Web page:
Delegate Brian FeldmanMr. Feldman, aged 50, represents District 15 in Montgomery County. A private practice attorney, Delegate Feldman previously expressed his interest in the Comptroller's race to the Washington Post. He currently serves as the Montgomery County Delegation Chair and was first elected to the Maryland House in 2002. When asked by Maryland Juice to elaborate on his interest in the race, Mr. Feldman responded:
The most important duty of the State Comptroller in my view relates to his role as the state's chief tax enforcement/collection officer.  My extensive experience as a Tax Attorney, particularly the 13 years I served in the U.S. Department of Justice, Tax Division, enforcing our nation's tax laws are ideal for the position.  If there's an open seat, I would seriously consider running for Comptroller.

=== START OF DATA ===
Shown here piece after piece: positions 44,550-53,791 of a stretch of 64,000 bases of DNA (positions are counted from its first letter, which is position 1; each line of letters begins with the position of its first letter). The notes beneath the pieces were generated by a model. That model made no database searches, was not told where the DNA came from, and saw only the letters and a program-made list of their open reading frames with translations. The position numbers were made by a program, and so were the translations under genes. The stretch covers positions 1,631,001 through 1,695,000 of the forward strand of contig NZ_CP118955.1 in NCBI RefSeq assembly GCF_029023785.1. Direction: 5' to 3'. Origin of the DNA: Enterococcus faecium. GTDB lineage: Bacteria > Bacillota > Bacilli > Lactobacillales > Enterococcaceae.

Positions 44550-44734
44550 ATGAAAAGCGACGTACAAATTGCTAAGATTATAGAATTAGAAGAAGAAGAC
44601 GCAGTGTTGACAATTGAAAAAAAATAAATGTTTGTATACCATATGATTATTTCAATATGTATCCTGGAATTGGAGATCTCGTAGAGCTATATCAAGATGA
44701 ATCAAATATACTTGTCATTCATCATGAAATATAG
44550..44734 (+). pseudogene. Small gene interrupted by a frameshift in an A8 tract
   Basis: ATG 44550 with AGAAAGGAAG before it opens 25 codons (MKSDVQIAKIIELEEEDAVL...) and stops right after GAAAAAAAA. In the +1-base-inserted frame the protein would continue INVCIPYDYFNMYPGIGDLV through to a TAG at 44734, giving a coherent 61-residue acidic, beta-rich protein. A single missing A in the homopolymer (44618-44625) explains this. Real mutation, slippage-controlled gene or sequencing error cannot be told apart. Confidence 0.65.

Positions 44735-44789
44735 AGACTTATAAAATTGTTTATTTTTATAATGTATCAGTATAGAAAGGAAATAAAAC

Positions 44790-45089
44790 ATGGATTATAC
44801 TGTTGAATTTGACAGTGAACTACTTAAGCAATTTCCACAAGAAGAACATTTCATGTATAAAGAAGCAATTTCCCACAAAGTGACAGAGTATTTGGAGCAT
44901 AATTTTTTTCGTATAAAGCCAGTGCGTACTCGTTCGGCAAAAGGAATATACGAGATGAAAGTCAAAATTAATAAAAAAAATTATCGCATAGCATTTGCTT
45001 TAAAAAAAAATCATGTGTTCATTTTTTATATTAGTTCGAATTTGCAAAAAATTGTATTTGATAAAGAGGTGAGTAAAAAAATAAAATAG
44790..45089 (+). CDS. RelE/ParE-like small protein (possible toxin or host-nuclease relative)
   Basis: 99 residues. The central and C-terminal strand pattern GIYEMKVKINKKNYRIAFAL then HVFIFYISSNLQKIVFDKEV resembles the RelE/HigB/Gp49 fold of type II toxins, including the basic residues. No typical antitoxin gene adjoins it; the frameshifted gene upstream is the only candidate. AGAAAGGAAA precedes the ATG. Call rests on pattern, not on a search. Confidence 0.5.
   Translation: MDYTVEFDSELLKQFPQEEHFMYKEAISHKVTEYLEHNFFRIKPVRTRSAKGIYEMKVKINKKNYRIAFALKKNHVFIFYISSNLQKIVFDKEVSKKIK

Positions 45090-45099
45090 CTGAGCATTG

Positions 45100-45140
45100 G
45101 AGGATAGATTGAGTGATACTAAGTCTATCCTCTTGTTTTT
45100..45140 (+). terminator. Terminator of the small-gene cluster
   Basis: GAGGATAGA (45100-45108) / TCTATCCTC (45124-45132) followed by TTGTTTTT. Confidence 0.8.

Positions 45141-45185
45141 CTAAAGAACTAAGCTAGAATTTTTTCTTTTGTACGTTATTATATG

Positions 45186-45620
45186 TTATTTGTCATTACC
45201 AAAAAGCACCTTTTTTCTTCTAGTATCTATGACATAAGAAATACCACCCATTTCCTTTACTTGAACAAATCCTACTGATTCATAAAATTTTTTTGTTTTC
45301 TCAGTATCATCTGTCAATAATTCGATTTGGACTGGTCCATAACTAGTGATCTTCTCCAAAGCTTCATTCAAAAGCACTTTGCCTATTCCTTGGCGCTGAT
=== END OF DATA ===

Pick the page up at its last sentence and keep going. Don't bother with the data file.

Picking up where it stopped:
Delegate Jon Cardin - Mr. Cardin represents Baltimore County in District 11. In a little-noticed article on the Essex Patch Delegate Cardin indicated he too was weighing a run for Comptroller. At 41-years-old Jon Cardin is an attorney and was first elected in 2002. His uncle also happens to be U.S. Senator Ben Cardin. One Democratic official, who was unaware of Mr. Cardin's interest, emailed me an invitation to an upcoming Cardin fundraiser, and noted: "suddenly the number of big names there makes sense." The host committee, for example, includes Peter Angelos, owner of the Baltimore Orioles. See below:

Absolute Hearsay:

A number of people are telling me Maryland Senator Jim Rosapepe (Prince George's County Democrat and former ambassador to Romania) is also weighing a bid for Comptroller and has engaged in recent meetings with supporters. However, other than a mention in this article, I can't find any public evidence to support the rumor. Also falling in this unverified but circulating rumor category is Delegate Heather Mizeur (who would be the third Montgomery County candidate, but the only woman in the race).

Did I miss any key candidates? If so, please reply in the comments or email me at

Please note: The primary for this race is still 1,034 days away. Is all this commotion coming too soon?